Internal Rate of Return | IIR Formula, Limitations & Disadvantages

What is Internal Rate of Return?

In this topic, we will discuss on “What is Internal Rate of Return?

Have you heard this term?

The individual who have been following the finance industry they might be aware with this term.

For any beginners in the finance or stock market, they have to know this term and its usage in different areas.

You may have heard many people saying about IRR.

It is the one of the main perspective to look on making any investment decisions for large firms or for any small decision.

Starting with the Definition first,

Internal Rate of Return (IRR)

The internal rate of return (IRR) is a discounting cash flow technique which gives a rate of return earned by a project.

The internal rate of return is the discounting rate where the total of initial cash outlay and discounted cash inflows are equal to zero.

In other words, it is the discounting rate at which the net present value (NPV) is equal to zero.

The internal rate of return is used to evaluate projects or investments. The IRR estimates a project’s break even discount rate or rate of return, which indicates the project’s potential for profitability. 

Based on IRR, a company will decide to either accept or reject a project. If the IRR of a new project exceeds a company’s required rate of return, that project will most likely be accepted.

If IRR falls below the required rate of return, the project should be rejected.

If a project is expected to have an IRR greater than the rate used to discount the cash flows, then the project adds value to the business.

If the IRR is less than the discount rate, it destroys value. 

The decision process to accept or reject a project is known as the IRR rule.

Now, let’s understand about the internal rate of return formula:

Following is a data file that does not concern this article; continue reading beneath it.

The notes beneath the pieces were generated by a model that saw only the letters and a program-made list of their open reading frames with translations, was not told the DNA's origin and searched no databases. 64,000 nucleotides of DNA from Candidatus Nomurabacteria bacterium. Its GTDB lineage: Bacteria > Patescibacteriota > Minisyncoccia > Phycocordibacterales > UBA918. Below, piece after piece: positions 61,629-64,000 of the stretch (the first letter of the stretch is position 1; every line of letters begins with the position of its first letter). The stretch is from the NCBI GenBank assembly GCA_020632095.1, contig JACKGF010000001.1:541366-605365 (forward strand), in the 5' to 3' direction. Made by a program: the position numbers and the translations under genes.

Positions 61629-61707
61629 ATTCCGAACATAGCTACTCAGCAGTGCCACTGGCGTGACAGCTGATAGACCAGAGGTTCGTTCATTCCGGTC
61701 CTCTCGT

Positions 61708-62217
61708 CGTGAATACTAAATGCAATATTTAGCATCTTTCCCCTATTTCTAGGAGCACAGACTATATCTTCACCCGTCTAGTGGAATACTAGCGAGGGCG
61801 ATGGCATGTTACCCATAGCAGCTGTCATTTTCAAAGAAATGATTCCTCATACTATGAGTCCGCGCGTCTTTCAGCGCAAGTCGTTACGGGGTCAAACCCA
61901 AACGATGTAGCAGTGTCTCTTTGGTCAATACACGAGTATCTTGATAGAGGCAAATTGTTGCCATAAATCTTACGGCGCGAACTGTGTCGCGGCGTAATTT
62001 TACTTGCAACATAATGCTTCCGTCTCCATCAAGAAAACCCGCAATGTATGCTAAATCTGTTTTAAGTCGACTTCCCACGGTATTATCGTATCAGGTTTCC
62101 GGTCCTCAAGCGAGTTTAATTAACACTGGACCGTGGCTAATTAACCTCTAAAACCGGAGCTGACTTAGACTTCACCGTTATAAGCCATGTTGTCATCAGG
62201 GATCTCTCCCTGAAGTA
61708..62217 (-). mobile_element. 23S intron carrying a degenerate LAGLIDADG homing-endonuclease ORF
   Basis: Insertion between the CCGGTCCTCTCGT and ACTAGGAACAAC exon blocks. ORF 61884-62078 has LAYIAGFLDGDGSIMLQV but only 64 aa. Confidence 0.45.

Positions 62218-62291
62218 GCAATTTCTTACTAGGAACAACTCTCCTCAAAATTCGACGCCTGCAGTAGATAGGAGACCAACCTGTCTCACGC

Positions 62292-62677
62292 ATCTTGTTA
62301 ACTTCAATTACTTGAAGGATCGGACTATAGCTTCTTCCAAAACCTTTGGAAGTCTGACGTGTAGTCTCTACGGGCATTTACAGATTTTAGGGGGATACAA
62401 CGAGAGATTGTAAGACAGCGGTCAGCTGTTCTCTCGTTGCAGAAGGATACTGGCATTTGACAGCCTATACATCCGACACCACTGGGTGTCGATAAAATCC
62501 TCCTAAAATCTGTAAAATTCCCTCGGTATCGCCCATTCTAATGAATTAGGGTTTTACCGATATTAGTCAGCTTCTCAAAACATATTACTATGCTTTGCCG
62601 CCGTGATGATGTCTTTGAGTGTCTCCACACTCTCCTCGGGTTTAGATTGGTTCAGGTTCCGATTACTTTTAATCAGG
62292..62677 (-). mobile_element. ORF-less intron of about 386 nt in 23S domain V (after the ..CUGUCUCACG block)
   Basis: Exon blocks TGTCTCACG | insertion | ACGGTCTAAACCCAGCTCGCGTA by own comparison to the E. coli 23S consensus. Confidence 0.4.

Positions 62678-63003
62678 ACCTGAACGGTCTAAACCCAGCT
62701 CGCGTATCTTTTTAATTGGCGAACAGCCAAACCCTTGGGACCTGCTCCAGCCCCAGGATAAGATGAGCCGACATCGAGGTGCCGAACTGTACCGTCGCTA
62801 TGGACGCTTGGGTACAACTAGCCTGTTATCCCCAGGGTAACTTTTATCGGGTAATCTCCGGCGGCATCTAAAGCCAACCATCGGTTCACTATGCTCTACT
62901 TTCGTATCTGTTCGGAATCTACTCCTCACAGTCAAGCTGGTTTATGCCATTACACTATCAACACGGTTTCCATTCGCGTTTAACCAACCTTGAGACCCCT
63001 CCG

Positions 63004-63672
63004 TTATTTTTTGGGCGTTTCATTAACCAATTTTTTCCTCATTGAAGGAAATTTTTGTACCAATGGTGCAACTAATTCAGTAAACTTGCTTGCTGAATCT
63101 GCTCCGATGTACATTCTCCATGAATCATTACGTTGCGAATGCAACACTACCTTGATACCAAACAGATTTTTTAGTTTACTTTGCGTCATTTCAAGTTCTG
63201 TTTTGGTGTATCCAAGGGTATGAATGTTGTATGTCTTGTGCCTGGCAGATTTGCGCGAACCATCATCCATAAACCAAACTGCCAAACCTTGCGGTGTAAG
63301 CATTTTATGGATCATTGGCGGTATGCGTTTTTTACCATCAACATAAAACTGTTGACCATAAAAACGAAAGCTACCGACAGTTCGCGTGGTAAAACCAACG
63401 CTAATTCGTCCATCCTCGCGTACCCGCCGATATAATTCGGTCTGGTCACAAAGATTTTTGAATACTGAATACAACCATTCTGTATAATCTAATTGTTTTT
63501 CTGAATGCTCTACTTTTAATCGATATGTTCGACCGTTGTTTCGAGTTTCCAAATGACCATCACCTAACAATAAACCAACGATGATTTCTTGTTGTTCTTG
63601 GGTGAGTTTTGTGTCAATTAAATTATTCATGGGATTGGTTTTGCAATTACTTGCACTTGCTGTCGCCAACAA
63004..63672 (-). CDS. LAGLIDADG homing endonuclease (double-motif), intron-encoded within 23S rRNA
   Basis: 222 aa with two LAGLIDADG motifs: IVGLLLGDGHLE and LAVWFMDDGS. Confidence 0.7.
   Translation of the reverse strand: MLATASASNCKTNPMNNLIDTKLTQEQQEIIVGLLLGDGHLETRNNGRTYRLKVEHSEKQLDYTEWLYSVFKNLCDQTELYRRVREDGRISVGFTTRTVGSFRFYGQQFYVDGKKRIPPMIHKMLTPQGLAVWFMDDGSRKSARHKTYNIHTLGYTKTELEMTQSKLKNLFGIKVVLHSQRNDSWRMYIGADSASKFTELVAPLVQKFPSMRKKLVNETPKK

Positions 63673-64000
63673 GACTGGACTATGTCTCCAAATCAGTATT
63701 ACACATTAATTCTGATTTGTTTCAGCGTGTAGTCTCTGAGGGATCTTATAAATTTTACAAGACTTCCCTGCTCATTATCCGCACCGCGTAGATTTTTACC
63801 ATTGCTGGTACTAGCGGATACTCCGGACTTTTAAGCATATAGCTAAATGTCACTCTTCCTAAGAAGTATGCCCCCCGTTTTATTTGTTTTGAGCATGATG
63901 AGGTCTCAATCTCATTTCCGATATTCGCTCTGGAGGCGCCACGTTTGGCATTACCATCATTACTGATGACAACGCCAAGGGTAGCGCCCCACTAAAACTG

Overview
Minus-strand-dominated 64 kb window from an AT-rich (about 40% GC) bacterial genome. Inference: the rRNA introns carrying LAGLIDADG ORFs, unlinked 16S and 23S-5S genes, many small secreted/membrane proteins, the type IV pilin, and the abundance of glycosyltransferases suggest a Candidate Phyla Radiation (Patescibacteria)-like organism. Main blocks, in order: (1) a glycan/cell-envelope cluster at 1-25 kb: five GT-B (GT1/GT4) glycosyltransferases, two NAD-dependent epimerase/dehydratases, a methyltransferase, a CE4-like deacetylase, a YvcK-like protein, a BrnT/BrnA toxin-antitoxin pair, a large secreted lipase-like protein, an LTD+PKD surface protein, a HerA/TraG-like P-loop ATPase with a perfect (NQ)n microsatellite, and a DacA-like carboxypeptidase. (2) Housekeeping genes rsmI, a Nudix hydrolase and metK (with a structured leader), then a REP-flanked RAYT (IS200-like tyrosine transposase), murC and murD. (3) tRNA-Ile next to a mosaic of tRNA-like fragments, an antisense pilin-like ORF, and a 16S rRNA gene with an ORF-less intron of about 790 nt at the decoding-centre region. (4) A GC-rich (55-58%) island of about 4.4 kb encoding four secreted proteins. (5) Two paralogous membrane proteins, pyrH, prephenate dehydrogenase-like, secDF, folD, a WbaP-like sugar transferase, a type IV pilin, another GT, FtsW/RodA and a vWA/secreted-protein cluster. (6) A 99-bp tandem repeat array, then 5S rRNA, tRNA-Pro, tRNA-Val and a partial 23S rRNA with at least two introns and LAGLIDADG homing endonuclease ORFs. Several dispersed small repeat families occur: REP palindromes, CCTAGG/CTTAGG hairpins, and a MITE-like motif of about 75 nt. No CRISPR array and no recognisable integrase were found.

What is the IRR Formula?

The IRR cannot be derived easily.

The only way to calculate it by hand is through trial and error because you are trying to arrive at whatever rate which makes the NPV equal to zero. 

For this reason, we’ll start with calculating NPV:


NPV Calculation Formula


 = Net After – Tax Cash inflow – Outflows during a single period t

r = Internal rate of return

t = Time period of cash flow

n = number of individual cash flows

What Does a Positive IRR Mean?

A positive IRR means that a project or investment is expected to return some value to the organization. 

A negative IRR can happen mathematically if the project’s cash flows are alternately positive and negative over its expected duration.

A negative IRR is indicative of a more complicated cash flow stream that may make the metric less useful. 

Generally, a company would decline to make an investment in something with a negative IRR.

Limitations of Internal Rate of Return

IRR allows managers to rank projects by their overall rates of return rather than their net present values.

The investment or project with the highest IRR is usually preferred.

This easy comparison makes IRR attractive, but there are limits to its usefulness: 

  • IRR works only for investments that have an initial cash outflow (the purchase of the investment) followed by one or more cash inflows. IRR can’t be used if the investment generates interim negative cash flows. 
  • IRR does not measure the absolute size of the investment or the return. This means that IRR can favor investments with high rates of return, even if the dollar amount of the return is very small. 

Overall, IRR is best-suited for analyzing Venture capital and private equity investments.

These typically have multiple cash investments and a single cash outflow at the end via IPO or sale.

What are the Disadvantages of IRR method?

As mentioned earlier, IRR is widely used and adopted by many companies in combination with other techniques for capital budgeting. However, this method has some shortcomings.

  • IRR does not take into consideration the duration of the project. Example, if the company has to choose between two projects – Project A with IRR 10% and duration is one year and Project B with IRR 15% and project duration is 5 years and the cost of capital of the company is 8% – both the projects are profitable. If the company selects Project B because it has a higher IRR it would be incorrect as the duration of Project B is longer.
  • IRR assumes that the cash flows are reinvested at the same rate as the project, instead of the cost of capital. Hence, IRR may not give a true picture of the profitability.

Given the shortcomings of the method, analysts are using the Modified Internal Rate of Return.

It assumes that the positive cash flows are reinvested at the cost of capital and not IRR.

IRR and NPV together can help one understand the profitability of the project and also choose the most suitable project with a positive NPV.

Further, users can compare the IRR of different projects and go for the most profitable one.                                

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